Most often—and most effectively—drummers play ghost notes on the 16th notes.
So let’s say there’s a groove with 8th notes on the hi-hat, kick on the 1, and snare on the 3. Ghost notes would be gentle snare hits on the 2nd and 4th beats.
How to Use a Drum Machine Plugin
Using a drum machine plugin is a very different thing than trying to make virtual drums sound real.
Drum machines aren’t samples of a live drum set. They’re electronic emulations of those sounds.
So here are a couple of things to keep in mind as you program drums through a drum machine plugin.
It Doesn’t Need to Sound Human
When you use a drum machine plugin, most people can tell it’s a drum machine and not an actual drum set. So why not just let it be what it is?
These plugins will shine brighter if they do what they’re intended to do.
This means the drum hits can be exactly on time, snapped to the grid. And there’s no need to use the humanize setting.
Heck, give your electronic drummer seven arms if you want.
It Can Be a Bit More Repetitive
Because you’re not trying to make these drums sound human, they can be a little more repetitive.
I mean, don’t just make a beat and loop it for the entire song. You need a little variety.
But you won’t need to spend as much time adding fills and such.
The Best Virtual Drum Plugins
If you want a realistic drum sound, here are the plugins for you. They all sample live drum sets!
Addictive Drums 2
AD2 is my go-to plugin for a realistic drum sound. They offer a bunch of different drum sounds based on your genre.
So you can buy a few kits at a time, like rock, pop, jazz, and others. And you can swap those out for different sets when you want.
Or you could buy their complete package to get all the drum sounds.
Either way, you’ll get an actual real drum sound.
BFD3 is in its third generation, but you can also get the free version with fewer features called BFD Lite. Or you can download a BFD3 demo before you buy.
Like AD2, it has a variety of drum sounds for different genres, and everything is pre-mixed.
The folks at FXpansion use some of the best microphones and audio engineers in the business. So you know every hit will sound realistic in your song.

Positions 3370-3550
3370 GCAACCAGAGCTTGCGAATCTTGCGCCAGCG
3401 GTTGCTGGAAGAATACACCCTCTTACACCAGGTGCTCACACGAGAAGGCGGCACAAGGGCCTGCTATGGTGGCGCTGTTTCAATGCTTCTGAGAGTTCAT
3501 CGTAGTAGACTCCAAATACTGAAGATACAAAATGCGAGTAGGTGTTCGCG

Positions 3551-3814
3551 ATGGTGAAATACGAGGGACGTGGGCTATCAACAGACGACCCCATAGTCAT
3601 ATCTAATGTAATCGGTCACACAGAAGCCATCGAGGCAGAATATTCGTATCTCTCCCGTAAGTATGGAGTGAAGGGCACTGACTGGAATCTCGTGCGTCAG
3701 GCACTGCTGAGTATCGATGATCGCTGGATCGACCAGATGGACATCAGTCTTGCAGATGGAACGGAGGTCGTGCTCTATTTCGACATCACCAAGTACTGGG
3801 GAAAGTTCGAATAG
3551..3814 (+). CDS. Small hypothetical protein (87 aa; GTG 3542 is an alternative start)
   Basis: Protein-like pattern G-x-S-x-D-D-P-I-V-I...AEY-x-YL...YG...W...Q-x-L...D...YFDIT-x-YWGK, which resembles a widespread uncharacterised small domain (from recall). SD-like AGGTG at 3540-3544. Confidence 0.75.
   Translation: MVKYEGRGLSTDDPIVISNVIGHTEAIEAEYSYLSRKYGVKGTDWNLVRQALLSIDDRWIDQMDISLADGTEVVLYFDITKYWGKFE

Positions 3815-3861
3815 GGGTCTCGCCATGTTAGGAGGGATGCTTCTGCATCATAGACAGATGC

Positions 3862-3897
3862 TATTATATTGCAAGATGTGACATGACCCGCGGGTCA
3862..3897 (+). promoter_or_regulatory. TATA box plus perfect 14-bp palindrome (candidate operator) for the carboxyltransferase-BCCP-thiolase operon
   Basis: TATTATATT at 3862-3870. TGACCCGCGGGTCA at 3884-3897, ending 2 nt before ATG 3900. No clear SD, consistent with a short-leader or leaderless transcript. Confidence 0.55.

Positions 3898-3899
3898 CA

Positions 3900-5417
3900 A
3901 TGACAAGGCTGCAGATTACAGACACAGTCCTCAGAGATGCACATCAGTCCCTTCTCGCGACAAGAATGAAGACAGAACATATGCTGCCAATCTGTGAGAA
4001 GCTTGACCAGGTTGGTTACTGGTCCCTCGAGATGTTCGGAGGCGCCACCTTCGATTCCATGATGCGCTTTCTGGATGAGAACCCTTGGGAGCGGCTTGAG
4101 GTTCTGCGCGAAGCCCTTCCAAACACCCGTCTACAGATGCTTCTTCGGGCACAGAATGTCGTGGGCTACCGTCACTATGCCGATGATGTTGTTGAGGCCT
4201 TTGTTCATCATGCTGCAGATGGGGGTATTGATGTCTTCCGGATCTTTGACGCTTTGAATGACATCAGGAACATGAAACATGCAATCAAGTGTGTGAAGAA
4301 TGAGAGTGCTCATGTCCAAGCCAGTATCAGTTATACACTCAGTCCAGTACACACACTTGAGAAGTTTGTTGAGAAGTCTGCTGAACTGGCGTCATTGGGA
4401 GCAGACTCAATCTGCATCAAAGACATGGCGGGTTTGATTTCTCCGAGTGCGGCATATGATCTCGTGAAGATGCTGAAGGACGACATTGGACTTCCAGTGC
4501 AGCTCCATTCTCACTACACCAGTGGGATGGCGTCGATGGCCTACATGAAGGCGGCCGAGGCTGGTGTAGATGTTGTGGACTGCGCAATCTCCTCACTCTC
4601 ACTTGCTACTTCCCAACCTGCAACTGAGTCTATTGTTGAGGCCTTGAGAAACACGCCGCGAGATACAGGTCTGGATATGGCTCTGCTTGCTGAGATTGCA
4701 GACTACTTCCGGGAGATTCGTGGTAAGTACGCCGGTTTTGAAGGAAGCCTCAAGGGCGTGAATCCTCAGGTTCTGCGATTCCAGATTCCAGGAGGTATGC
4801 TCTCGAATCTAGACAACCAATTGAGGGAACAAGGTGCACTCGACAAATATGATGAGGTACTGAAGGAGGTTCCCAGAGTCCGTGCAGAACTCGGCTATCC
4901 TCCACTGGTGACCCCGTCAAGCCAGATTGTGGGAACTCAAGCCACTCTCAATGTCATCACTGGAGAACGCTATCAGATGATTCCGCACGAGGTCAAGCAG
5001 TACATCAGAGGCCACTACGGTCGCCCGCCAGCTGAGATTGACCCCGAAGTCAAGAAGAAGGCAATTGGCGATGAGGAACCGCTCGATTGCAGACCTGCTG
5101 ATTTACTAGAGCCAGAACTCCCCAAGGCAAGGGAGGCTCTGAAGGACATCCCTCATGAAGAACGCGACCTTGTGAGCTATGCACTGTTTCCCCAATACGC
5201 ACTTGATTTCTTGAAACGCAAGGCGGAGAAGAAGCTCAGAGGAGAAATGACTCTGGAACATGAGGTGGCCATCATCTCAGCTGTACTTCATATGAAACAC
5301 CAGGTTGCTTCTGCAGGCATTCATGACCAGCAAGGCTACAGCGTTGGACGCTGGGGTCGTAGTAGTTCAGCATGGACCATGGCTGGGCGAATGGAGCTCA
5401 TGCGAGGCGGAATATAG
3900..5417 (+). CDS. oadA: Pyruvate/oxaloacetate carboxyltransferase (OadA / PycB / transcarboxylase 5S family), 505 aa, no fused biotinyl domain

Slate SSD 5.5
Slate’s SSD 5.5 demo is a free version of the paid plugin. But it’s still a very cool demo.
It comes with their Deluxe 2 Kit and their “Classic ‘mix-ready’ processed Slate snare.” As well as three kit presets.
Not a bad deal for a free plugin that samples live drums. Plus, Slate is a very reliable audio company.
The Best Drum Machine Plugins
Want a more digital feel to your drums? Check out these two free drum machine plugins.
StudioLinked Drum Pro
Drum Pro has 20 built-in kits and 12 pads.
The kits range from hip hop to pop to a vintage 808.
And the pads give you two each of kick drums, snares, claps, and hi-hats. Plus four additional channels with other percussive sounds.
Plus, you can control the volume, attack, decay, sustain, release, and reverb.
BeatSkillz Beatfactory Drums
The Beatfactory Drums plugin has more of an ‘80s vibe, both ‘80s rock and ‘80s hip hop. But it could work really in pop as well.
It has 12 pads: two kick drums, two snares, two hi-hats, a clap pad, and a bunch of other percussive sounds.
And you can also control the attack, decay, sustain, release, pan, reverb, and volume.
As you can see, there’s no need to record your own live drum sound if you’re not able to. And most home producers don’t have the resources for that.
It doesn’t matter whether you use a realistic drum sound or an electronic drum sound. It just needs to be high quality if you want your music to reach that pro level.
If you want to dig deeper into music production and learn what it actually takes to make mixes that sound pro…
And you’re an intermediate or advanced producer…
Be sure to check out the free masterclass: